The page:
This is a weird list, I know.
There are only 13 Star Trek movies, which means I had to exclude three movies from the list. That doesn’t mean that the movies listed are all great movies, taken as a whole. Just that they’re better than three other movies.
I know. My 10-Lists are complicated affairs. They’re not always Top-10 lists. Sometimes, they’re just the 10 things (movies, books, whatever) that most exemplify the essence of something. Not this time. With only 13 movies to choose from (so far), I need to list these ten movies as a Top 10 list. To add a degree of difficulty, I need to rank them. For dramatic effect, it should be a listing from 10th favorite to my true #1.
Star Trek: Into Darkness: Number 10 on my Trek movie Top-10. There are a lot of things I like about this movie. I like Benedict Cumberbatch as a Star Trek villain. Even an augmented villain. I’m not a fan of another version of Khan Noonien Singh. In fact (all apologies to Mr. Cumberbatch), this is a lesser version of Khan to me. Plus, I don’t enjoy the whole subtly-changed “ship out of danger?” scene. The Shatner-Nimoy scene is iconic and didn’t need to be monkeyed with. The amazing thing is that this movie, which I believed to be highly flawed, ranked higher than three other movies.
Star Trek the Motion Piction: There is a contingent out there who would take me to task for listing this one at the nine-out-of-thirteen spot. It made the list nearly for only nostalgic reasons. I remember looking forward to this movie. I also remember reading the novelization. Those of us who lined up for tickets to this one were already Trekkies. Maybe we were riding the crest of the wave created by Star Wars when we saw it as well, but we were already Trekkies. If edited down to a reasonable 45-minute running time, this would have made a killer television episode. As it stands, it’s bloated and moves at a snail’s pace. And, the whole V’ger/Voyager thing invites questions no one is prepared to answer.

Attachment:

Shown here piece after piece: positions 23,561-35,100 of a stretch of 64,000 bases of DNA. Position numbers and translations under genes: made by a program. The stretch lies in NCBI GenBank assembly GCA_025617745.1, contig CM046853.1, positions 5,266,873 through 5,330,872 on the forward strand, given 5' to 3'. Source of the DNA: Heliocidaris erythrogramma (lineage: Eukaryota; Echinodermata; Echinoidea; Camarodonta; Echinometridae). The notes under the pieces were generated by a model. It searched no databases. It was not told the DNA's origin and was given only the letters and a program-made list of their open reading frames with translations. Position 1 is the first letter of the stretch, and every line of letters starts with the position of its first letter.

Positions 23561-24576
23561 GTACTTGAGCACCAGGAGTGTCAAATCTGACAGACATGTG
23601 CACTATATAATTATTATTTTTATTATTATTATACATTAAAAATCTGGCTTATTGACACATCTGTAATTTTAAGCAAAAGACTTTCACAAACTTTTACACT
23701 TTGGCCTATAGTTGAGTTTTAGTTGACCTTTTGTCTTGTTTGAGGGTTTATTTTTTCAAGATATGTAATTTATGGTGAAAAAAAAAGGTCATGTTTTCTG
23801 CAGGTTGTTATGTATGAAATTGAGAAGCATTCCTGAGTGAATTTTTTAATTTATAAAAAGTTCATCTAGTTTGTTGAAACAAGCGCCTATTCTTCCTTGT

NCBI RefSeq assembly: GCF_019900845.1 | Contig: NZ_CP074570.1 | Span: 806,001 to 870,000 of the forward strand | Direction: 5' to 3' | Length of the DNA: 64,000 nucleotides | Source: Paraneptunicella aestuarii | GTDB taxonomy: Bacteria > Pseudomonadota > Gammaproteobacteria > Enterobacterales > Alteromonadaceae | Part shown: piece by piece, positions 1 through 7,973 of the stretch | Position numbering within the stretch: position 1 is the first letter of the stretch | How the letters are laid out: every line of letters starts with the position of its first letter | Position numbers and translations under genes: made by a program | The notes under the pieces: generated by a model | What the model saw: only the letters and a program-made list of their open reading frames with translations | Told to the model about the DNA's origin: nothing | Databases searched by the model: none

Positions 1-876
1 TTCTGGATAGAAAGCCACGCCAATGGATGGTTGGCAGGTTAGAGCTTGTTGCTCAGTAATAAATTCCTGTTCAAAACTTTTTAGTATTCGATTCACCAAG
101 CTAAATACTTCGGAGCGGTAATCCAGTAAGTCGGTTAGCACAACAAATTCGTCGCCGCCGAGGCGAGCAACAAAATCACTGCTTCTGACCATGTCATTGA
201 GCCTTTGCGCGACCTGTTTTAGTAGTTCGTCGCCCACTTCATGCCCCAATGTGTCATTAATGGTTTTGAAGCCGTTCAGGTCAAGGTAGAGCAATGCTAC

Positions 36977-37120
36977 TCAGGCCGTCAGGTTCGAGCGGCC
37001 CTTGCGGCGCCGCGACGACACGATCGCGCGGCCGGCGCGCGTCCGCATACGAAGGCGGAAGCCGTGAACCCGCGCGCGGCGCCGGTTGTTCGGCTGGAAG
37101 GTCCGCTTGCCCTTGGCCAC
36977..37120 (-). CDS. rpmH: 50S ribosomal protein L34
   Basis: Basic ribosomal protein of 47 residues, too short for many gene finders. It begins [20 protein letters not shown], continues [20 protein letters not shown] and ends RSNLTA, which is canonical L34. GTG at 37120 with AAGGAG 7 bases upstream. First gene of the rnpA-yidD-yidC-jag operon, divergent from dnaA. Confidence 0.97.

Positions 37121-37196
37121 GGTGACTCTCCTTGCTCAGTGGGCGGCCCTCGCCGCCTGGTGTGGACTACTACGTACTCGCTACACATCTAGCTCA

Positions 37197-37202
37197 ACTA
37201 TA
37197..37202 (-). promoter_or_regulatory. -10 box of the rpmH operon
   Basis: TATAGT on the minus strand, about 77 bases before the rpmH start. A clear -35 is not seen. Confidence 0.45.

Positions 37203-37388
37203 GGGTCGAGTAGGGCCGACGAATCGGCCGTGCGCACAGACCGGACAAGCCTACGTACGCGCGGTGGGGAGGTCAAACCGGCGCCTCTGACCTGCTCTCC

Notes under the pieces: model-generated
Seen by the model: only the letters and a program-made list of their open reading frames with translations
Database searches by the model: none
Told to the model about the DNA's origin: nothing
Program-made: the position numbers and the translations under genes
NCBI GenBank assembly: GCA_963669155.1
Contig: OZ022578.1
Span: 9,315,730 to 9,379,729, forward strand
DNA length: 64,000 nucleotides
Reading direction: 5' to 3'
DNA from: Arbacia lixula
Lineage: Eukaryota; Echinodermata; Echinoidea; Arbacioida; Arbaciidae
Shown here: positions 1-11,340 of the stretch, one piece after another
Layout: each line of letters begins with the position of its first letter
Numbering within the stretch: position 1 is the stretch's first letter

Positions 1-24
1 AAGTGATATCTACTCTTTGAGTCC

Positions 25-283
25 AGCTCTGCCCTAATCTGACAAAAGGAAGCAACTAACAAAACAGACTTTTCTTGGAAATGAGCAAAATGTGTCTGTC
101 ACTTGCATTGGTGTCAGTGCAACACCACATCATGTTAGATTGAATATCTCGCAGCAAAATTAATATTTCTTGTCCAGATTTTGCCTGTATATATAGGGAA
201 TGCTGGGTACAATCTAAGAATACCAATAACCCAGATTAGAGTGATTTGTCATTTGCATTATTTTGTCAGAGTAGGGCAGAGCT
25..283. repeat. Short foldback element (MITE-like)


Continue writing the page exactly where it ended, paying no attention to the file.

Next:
Star Trek: The Search for Spock: This movie is notable for its highlights. Christopher Lloyd as a Klingon. The resurrection of Spock as a clone, with a handy Vulcan mind meld memory transfer. Otherwise, it’s remembered for replacing Kirstie Alley with Robin Curtis, the death of Kirk’s only son, and the ignominious death of the Genesis Project.
Star Trek: Beyond: This was a fun entry in the J.J. Abrams Trek saga, one that doesn’t seemed based upon any movie that came before it. It’s an exciting action-adventure story that includes the destruction of the USS Enterprise (again). The Yorktown space station is an arresting visual that invokes countless science-fiction stories, including Larry Niven’s Ringworld and its sequels. I do believe it was a mistake to cover Idris Elba’s handsome face with prosthetics through most of the movie, but can’t fault this one for much else. I enjoyed this one a lot.
Star Trek (2009): The first J.J. Abrams reboot was a homerun, as far as I’m concerned. Chris Pine is excellent as Captain James T. Kirk. The remainder of the classic bridge crew is also cast well. The addition of Beastie Boys music is unexpected, but oddly fitting. The additional backstory, of Kirk attempting to live up to his deceased hero father”s (who was, by the way, Thor himself) memory was a bonus. I liked this movie, even when I was prepared to hate it.